Two weeks ago, my boyfriend proposed to me. The next day, I took a seventeen hour plane ride, with a stack full of wedding magazines, as my only in-flight entertainment.

The heat slams into me as soon as we leave the airport. The driver and another man lead us to a large black SUV, hand us cold, moist towels with silver tongs that smell of eucalyptus, before whisking us away to the hotel. The streets are suffocating with cars, bikes and people. Men, women and children wear surgical masks at eight pm in the streets.

I get out of the car and a transparent sheet of pollution greets me. We climb the elevator floors and watch a couple through the glass doors, lounging in the hot tub below. Someone suggests we get naked. I am shown to my room, by a woman, I deadbolt the door and wonder if I can just fly back home instead.

I shower away the flight and cling to the sentences I should have said.

That’s inappropriate seems like the most direct but it doesn’t pack near the punch that I need it to.

That night we walk the streets of Ho Chi Minh City in search of cold drinks and dinner. The city is alive, I feel vulnerable and so far away. I am in Vietnam.

The same nurse calls my name, once again louder than necessary.

I sometimes faint when they take my blood, I warn her.

Oh I’m good, she brushes it off, leading me to a room full of open seating. We head straight for the back corner.

I sit down on the hard chair and give her my right arm. My head lolls slightly to the left, my stomach dropping. She doesn’t even have the band around my arm yet. I wonder where my mother is. She drove me to the clinic.

It’s been a week since I’ve been home and they don’t know why I’m so dizzy. I know what is wrong with me. My body is yelling - enough.

The band is wrapped around my arm, she gives it a tug, likely to get that vein to cooperate. I remember that elevator ride. What he said to me.

She’s going down. I hear as my bones turn to jelly. I slink towards the floor, mental arms raised in acceptance as I surrender to the carpet.

They get me up, four arms just enough to convince my body to get off of the floor and walk with their assistance to a nearby room. Where she should have brought me to in the first place, I can’t help but think, as they bring me orange juice and tell me to lay down for as long as I need. I rub the bandaid on my arm and peel myself up from the table.

We are married in a park, on a sunny day the following July. Two days later, we leave for Mexico. It’s the first time I’ve been on a plane since that trip to Vietnam. This time I don’t have a stack of magazines, the flight won’t take seventeen hours and he won’t be there. I also don’t have Malaria.

The first two days of our honeymoon are spent reminiscing. We relive every moment of our wedding day. Andrew tells me about the swim they took at the cottage that morning, the breakfast they cooked and who was hungover at the wedding. We talk about the generosity of our friends and family and how much fun we had dancing until three in the morning.

I get a pedicure and wince as the aesthetician rubs acetone over my toenails. They are black and blue and I can’t bring myself to care. A small price for of all the congratulatory hugs.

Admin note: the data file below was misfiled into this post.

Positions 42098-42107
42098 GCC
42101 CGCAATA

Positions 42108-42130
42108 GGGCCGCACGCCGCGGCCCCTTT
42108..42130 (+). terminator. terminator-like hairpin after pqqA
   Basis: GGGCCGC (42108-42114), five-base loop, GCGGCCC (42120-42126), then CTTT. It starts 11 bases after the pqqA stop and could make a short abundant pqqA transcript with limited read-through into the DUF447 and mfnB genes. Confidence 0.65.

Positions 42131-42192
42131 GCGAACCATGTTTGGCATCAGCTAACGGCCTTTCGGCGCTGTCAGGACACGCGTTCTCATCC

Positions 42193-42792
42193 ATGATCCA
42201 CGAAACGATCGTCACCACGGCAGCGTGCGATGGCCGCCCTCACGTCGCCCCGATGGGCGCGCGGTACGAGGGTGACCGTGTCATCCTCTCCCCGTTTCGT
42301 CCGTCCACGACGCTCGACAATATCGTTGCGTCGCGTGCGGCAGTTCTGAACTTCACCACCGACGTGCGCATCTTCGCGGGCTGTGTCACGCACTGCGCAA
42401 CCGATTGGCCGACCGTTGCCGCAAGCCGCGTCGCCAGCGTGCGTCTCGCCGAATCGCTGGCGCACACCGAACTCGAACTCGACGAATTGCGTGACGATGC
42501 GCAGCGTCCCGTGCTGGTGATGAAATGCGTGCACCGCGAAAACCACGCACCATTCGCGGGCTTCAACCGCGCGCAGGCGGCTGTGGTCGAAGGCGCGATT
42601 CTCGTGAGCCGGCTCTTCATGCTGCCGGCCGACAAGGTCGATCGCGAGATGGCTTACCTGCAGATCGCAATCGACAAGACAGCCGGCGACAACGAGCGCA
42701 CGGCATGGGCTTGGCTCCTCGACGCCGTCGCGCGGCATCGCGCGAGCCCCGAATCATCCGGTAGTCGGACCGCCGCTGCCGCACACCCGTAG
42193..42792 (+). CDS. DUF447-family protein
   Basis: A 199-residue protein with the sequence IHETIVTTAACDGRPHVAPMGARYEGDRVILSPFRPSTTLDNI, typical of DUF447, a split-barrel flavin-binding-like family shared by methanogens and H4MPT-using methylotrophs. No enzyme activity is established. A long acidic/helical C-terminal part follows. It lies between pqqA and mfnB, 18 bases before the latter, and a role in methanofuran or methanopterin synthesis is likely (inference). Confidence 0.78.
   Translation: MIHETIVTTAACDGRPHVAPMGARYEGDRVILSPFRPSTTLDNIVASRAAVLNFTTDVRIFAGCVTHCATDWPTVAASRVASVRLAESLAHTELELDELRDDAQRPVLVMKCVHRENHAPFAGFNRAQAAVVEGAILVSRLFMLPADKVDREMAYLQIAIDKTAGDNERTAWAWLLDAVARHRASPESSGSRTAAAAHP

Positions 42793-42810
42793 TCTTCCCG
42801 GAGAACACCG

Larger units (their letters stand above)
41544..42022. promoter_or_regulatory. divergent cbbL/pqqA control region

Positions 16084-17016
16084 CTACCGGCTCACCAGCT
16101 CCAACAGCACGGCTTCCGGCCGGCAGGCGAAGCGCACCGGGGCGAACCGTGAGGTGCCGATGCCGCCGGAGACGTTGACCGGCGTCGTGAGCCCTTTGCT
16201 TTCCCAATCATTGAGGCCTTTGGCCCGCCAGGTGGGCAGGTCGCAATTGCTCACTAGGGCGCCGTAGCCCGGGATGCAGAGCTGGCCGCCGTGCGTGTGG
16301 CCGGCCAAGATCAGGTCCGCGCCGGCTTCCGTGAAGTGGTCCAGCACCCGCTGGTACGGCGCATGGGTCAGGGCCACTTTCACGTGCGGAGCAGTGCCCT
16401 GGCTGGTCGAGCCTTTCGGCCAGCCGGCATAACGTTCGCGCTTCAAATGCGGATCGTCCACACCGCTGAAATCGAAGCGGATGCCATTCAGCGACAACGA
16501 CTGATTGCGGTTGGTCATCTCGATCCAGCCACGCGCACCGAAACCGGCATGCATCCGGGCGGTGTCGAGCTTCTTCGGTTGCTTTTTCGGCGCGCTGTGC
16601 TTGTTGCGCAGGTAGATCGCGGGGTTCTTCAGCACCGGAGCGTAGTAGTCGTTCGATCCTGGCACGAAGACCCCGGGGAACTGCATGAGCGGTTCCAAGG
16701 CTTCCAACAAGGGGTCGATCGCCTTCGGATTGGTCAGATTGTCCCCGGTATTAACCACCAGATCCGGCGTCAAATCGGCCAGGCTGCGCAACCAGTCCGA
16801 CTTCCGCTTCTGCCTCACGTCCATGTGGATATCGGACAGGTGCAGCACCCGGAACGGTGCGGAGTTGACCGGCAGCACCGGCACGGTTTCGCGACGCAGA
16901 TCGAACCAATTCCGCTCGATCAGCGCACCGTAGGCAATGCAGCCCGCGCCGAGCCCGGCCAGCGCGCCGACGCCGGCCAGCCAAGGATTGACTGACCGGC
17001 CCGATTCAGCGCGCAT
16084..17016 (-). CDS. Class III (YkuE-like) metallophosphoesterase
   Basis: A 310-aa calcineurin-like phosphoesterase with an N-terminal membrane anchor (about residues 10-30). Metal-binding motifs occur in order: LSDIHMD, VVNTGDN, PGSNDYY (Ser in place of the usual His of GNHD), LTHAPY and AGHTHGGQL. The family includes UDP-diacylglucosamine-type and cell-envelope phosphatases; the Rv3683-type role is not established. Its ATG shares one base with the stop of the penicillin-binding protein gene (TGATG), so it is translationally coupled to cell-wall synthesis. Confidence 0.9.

We rub coconut sunblock into our skin, sip champagne at breakfast, order room service, sleep in and do … other honeymoon things. It is more than a trip. It’s indulgent, intimate and completely guilt free. This honeymoon - I’ve never felt so cared for in my life.

We make a game of how lazy we can become.

There are wood plank pathways leading to beach beds with tiny flags that you can raise to beckon a server. We gather kindles and sunglasses and sequester ourselves on those white vinyl beds. We fall asleep, in the warm breeze to the lapping of the ocean. Somewhere between the cool slide of a mojito past my lips and the click to another page on my kindle, I make one of the best decisions of my life. I memorize that moment.

Warm breeze, soft white vinyl bed, cold mojito, the ocean laps, my husband’s arm brushes mine, I curl into him. It’s more than an image, it’s my personal escape and I can grab it whenever I want.

Warm breeze, soft white vinyl bed, cold mojito. I close my eyes, repeat this mantra until the pinch is over for the first of the three daily IVF injections...

Warm breeze, soft white vinyl bed, cold mojito. I close my eyes, repeat this mantra until the egg retrieval is over….

Warm breeze, soft white vinyl bed, cold mojito. I close my eyes, repeat this mantra until the contraction is over….

I carry it with me in my back pocket and throw it at world when I need an escape. I had no idea how that honeymoon would serve me. I only wish I’d had it sooner, to lug with me along with that stack of wedding magazines, to...

I didn’t have this mantra when I got myself out of that situation, but I knew enough to grab onto it when I did. The two were always joined, in my mind - a low with a high.

Five years later, we fly back to Mexico. This time we are parents to two year old twins, it is our five year anniversary and it’s time for a new mantra.

Do you have a mantra that you tell yourself at the grocery checkout while a toddler has a candy craving meltdown? I'd love to hear about it.

P.S. Did you take a honeymoon

(Photo by Nathan Walker)


and In case you missed it - past essays: done, not done , doing it , the secret life of mothers